As illustrated above, an AMM bridge creates an inconsistent user experience and a tax on the system where users pay higher fees due to slippage and LPs suffer impermanent loss to arbitrageurs. What’s further disappointing is that some bridge protocols as a whole actually have the liquidity to better service these users; however, given their design, the assets are scattered in smaller fragmented AMM pools on various chains and cannot be fully utilized resulting in higher slippage for the user. An additional cost to an AMM bridge is the threat of Relayer Extractable Value (REV or effectively MEV type activity performed by relayers) where users could get “front-run” on large transfers. As of now, most of these bridges have permissioned relayers, but it will become a concern as they scale and decentralize. Across was cognizant of these disadvantages and spent some time coming up with a different approach that would remove the arb tax and make sure that 1 ETH = 1 ETH.

Why use an interest rate model for bridging?

In any cross chain bridge, when a liquidity provider facilitates a bridge transfer they are actually engaged in lending and not token swapping. When a user wants to bridge a token to a destination, they want the canonical version of that token at the destination — they should not care about the supply and demand of an AMM-style bridge protocol’s synthetic intermediary token (which is currently used in many bridging solutions). The actual risk exchanged between the bridge user and the LP is a borrow and lend transaction — not a token swap.

For example, to move ETH from Optimism to Mainnet, the canonical bridge would take 7 days. A user wants that to happen immediately whereas an LP has idle assets he’s willing to provide to facilitate this. When the bridge transfer happens the user is effectively borrowing ETH from the LP for 7 days. The cost to the bridge user is the opportunity cost of ETH to the LP and this can be represented as an interest rate.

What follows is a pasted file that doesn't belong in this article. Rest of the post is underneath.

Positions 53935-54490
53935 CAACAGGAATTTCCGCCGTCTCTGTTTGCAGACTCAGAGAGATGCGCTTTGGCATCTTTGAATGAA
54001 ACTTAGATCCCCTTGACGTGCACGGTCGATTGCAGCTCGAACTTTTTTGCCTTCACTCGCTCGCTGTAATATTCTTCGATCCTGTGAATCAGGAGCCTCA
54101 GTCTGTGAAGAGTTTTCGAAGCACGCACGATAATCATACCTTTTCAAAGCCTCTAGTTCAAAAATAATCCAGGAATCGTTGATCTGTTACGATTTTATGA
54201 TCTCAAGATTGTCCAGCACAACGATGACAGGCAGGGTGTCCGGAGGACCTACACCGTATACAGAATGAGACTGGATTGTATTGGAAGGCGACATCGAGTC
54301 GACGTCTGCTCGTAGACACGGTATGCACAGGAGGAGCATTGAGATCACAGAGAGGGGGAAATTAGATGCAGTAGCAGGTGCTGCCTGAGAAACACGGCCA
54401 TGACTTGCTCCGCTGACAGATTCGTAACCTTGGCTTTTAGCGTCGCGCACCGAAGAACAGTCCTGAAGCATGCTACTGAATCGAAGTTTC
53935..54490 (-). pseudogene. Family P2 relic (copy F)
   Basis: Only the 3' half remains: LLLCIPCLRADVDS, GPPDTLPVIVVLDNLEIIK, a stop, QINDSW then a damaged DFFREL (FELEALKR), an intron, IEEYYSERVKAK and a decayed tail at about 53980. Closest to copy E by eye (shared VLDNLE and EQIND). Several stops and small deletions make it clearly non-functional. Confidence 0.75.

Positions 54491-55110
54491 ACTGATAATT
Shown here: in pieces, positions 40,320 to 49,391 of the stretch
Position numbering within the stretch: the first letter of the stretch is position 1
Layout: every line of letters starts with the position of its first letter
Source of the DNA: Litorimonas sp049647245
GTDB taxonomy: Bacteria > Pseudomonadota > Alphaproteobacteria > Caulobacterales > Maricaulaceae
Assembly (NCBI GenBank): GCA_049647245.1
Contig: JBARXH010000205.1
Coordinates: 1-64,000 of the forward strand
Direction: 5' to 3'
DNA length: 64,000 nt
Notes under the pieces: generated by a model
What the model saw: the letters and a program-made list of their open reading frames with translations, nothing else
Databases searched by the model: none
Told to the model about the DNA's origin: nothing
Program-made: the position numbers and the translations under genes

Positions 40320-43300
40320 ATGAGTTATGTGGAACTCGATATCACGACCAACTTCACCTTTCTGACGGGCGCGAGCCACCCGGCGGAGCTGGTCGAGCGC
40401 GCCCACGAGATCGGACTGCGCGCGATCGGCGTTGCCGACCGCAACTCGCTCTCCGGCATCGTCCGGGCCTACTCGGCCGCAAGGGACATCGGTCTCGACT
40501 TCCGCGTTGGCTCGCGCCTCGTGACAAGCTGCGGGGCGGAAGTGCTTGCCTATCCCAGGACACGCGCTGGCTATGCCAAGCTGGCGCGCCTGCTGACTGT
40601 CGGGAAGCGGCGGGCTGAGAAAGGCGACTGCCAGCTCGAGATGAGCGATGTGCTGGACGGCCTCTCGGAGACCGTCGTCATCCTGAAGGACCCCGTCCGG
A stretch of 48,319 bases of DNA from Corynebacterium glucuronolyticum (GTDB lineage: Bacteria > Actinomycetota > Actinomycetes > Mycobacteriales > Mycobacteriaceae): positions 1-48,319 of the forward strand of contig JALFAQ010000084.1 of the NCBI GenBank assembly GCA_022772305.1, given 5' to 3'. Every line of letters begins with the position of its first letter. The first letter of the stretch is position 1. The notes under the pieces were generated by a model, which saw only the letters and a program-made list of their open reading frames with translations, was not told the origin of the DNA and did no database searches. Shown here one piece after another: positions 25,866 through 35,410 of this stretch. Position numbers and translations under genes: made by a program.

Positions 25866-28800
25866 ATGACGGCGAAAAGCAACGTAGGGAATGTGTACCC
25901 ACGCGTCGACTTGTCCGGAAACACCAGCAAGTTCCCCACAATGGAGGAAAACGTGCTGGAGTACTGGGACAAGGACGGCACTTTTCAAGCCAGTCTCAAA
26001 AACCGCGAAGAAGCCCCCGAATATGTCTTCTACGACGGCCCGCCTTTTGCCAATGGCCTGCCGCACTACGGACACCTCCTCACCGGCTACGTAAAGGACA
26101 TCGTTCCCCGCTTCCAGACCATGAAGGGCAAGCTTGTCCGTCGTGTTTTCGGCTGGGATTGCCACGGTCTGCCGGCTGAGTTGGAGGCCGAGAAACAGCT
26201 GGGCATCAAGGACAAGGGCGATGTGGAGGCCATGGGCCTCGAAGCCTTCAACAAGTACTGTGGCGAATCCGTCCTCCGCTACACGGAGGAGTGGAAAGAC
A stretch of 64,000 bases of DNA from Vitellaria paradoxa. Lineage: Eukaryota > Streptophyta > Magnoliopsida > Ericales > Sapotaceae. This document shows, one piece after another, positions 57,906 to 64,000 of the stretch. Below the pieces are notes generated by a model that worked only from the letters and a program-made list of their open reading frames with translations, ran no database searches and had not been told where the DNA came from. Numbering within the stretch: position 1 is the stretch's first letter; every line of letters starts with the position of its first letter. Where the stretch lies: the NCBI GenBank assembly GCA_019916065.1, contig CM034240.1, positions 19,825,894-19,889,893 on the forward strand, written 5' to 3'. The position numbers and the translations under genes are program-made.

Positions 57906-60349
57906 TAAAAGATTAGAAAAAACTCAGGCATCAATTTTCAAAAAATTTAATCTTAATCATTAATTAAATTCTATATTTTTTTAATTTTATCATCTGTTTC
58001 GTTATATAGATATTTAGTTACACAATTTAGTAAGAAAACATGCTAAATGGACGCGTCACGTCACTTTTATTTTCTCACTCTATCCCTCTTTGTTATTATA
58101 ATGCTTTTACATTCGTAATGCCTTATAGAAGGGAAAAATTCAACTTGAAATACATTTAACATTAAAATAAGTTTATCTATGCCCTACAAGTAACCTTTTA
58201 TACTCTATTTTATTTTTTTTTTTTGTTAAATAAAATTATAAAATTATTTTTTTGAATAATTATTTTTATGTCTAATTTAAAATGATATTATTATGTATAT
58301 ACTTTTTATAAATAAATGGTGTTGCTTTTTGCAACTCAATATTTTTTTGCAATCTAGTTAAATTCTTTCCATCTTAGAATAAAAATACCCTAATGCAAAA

Across uses the above framework in designing the economics of the bridge and implements the interest rate models of Aave and Compound. The total utilization of an asset across the entire protocol is the driver that determines fees. This results in steady, consistent fees that only increase at high utilization rates. This mechanism also helps attract more LP capital to enter the pool when needed as the higher utilization rate increases the expected APY. Overall, it provides a better user experience that more accurately prices the risk exposure exchange between the bridge user and LP.

Putting It All Together

The combination of a one liquidity pool design along with an interest rate fee model provides high capital efficiency and a good user experience. Across keeps the majority of its LP assets on mainnet, where it is most secure, and the protocol operates bots to rebalance between destinations using the canonical bridge. However, most AMM bridges have multiple fragmented liquidity pools that require arbitrageurs external from the protocol to perform this rebalancing, thus taxing bridge users and harming LPs. Across’ interest rate fee model is driven by the overall utilization of assets in its single liquidity pool which provides more consistent pricing. In contrast, prices paid by users of an AMM bridge are driven by the current supply and demand at a single destination’s smaller liquidity pool. Across Protocol borrowed financial engineering concepts to better match risk exposures and maximize capital efficiency. The net result is a cross chain bridge that is architectured differently and provides lower fees and a better user experience.

If you have any thoughts or observations about the financial engineering of Across, please engage us by tweeting to @AcrossProtocol or replying in the comments.



Kevin Chan

Treasurer at UMA